Thick Mud Weathering Effects

Published on
Review Author(s)
Product / Stock #
73.807 – 73.812 (6)
Company: Acrylicos Vallejo - Website: Visit Site
Provided by: Acrylicos Vallejo - Website: Visit Site
Thick Mud Weathering Effects Set

We live in a Golden Age of modeling, we do. It seems that not a day goes by before some new product is offered to plastic modelers. This time around is a new set of excellent diorama weathering effects offered by Vallejo called ‘Thick Mud’. As the name suggests, each of six varieties offered contains a different shaded sludge mixture that looks, acts, and cleans up like mud.

This is the stuff that we have all tried to perfect: using water, paint, pigments, real dirt, fine sand and some kind of fixing agent. Vallejo has simply taken the guesswork out of it for you, but they’ve smartly rendered the concoction in an easy-to-use-and-clean-up acrylic medium.

The set includes the following shades:

  • 73.807 European Mud - this is probably the closest shade of the kind of mud that I am used to up here in the Pacific Northwest. It can best be described as light brown in color.
  • 73.808 Russian Mud - I would characterize this as Black, but then I might get it confused with a still blacker mud below. This mud is certainly a very dark brown.
  • 73.809 Industrial Mud - A light greyish shade, almost like wet cement.
  • 73.810 Light Brown Mud - This takes the cement-colored mud above and adds a yellowing tint to it, easily the lightest color in the bunch.
  • 73.811 Brown Mud - This is darker and browner than European Mud, and offers a nice middle ground to the other shades.
  • 73.812 Black Mud - this one is Black. Sludgy black. I’m not sure where I am going to use this, but when I need something really black and dirty, I’ll know where to find it.

The mud has a consistency of imported brown mustard. Don’t bother shaking the bottle; nothing is going to move around inside if you do. While you can thin it with water, doing so defeats the purpose, since the result is just a runny, dirty, mess. Like watered down mud, actually.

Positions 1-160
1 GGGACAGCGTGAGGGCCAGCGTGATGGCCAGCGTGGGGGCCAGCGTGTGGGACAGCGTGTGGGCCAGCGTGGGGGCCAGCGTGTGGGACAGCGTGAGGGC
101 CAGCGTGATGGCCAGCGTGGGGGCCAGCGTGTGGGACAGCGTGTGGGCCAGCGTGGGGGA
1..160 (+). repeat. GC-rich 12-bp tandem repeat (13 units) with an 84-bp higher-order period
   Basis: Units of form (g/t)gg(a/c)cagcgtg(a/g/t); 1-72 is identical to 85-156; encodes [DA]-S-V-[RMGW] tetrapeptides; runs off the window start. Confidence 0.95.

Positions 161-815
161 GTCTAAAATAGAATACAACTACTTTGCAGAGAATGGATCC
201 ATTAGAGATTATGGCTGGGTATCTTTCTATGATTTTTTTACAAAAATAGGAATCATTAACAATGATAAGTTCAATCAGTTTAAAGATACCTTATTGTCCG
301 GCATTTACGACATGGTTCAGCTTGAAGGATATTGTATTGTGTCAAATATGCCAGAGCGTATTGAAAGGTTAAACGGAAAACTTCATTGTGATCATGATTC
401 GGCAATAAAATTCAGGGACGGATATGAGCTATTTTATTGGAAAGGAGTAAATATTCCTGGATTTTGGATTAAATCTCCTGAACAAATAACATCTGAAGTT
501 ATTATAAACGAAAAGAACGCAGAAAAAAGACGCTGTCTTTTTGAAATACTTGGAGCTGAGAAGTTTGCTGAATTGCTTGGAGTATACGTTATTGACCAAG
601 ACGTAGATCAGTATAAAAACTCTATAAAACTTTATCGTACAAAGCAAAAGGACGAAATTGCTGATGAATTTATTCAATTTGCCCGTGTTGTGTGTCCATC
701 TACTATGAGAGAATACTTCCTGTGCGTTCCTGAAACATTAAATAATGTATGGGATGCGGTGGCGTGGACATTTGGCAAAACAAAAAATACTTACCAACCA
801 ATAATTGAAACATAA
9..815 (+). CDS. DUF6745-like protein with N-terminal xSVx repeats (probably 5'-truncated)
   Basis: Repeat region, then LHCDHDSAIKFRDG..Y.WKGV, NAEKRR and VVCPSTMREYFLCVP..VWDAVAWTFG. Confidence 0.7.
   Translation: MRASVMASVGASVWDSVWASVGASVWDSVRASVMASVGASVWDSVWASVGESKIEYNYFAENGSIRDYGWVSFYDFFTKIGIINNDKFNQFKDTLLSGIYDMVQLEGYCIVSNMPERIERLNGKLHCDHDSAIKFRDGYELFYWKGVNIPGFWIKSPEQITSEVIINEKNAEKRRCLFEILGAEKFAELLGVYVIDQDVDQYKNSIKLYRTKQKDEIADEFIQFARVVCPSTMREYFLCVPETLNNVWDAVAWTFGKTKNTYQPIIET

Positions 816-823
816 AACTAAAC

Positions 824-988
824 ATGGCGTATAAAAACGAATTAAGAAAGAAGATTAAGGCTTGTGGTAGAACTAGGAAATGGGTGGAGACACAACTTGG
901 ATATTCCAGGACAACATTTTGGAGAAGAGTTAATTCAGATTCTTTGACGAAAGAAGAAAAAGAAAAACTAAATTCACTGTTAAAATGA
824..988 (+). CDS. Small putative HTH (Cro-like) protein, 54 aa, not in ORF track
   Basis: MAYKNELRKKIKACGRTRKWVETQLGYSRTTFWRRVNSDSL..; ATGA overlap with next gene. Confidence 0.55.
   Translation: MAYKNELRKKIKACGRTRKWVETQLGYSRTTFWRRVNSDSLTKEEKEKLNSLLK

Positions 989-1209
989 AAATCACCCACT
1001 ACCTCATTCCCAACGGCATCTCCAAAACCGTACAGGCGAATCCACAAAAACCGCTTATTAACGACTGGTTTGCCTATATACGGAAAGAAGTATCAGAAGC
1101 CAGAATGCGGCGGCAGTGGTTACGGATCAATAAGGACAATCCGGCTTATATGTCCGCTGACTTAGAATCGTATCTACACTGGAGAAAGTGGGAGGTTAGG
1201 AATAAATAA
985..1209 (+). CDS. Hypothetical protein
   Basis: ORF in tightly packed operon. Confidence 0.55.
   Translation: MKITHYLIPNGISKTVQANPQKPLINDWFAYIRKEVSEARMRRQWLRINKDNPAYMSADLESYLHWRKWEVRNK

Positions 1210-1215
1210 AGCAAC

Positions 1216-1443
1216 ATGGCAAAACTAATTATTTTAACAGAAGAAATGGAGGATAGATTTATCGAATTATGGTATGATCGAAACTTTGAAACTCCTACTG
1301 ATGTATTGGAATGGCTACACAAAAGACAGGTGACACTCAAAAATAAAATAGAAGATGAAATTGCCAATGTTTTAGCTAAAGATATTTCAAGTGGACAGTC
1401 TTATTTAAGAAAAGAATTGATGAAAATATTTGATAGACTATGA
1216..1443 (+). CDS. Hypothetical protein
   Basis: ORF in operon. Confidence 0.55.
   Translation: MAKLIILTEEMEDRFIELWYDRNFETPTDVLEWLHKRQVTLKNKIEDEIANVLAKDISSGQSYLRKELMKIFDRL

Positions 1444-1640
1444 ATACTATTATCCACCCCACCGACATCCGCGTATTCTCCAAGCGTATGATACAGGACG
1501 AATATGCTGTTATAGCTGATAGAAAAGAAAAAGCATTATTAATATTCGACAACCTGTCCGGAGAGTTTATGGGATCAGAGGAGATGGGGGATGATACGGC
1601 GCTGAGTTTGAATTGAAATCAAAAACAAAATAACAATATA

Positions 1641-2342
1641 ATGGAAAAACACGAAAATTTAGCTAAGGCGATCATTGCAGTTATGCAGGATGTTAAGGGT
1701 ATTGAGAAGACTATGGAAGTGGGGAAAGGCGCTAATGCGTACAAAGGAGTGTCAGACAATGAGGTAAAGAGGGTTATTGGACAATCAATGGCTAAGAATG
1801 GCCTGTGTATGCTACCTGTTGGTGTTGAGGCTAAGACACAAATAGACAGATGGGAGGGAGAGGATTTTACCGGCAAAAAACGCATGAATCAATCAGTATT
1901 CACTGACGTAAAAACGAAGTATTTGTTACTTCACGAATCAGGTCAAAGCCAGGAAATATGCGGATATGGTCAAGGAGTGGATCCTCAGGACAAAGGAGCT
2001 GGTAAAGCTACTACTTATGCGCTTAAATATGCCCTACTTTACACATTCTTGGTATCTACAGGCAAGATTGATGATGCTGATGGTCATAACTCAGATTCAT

It is lightweight and perfectly colorfast, meaning the color you set down is the color it dries to.

I found that applying the mud with a short, stiff-bristled, flat-ended brush works best and provides the most control, allowing you to brush it on a surface or push it into cracks and build it up in corners.

The mud dries fairly quickly depending on how thick you put it on (about an hour or so for a medium thick coat of varying applications). While some modelers may prefer the slightly glossy finish the mud has when dry, I felt a flat finish (using Vallejo Matt Varnish) looks more realistic, at this scale at least.

I used these products with two other Vallejo Weathering Effects (Snow and Crushed Grass) on a recent IPMS build review (Dragon Soviet 76i Self-Propelled Gun), and while this was my first attempt using these effects, I felt the results weren’t half bad.


I am really trying to stay with Acrylics across the board and Vallejo’s recent weathering effects goes a long way in helping me towards that goal. These Thick Mud products are relatively cheap, colorfast, and easy to use and clean up.

As a military modeler, it seems like I never have enough interesting aftermarket products to detail my AFV models, and I am happy to see such a line of excellent effects made available in an acrylic medium. I heartily recommend these products for all modelers.

I would like to thank Vallejo Acrylics for providing these review samples and to IPMS USA for giving me the opportunity to try them out.

Reviewer Bio

Eric Christianson

Eric Christianson is a father to two boys (Reed and Dean), the President of the Seattle Chapter of IPMS, and a long-time Little League umpire. He is also a devoted husband and companion to a wonderful woman named Jackie who enthusiastically supports his passions. Recently retired as a programmer, his home office has been scratch-built into ‘a perfect model room’. Modeling since he was a boy, Eric mostly builds armor these days, but still dabbles in 1/32nd aircraft and other types of models from time to time. He also enjoys presenting seminars on weathering and technique at local shows. Many of Eric’s kit reviews can be found on the IPMS USA website.

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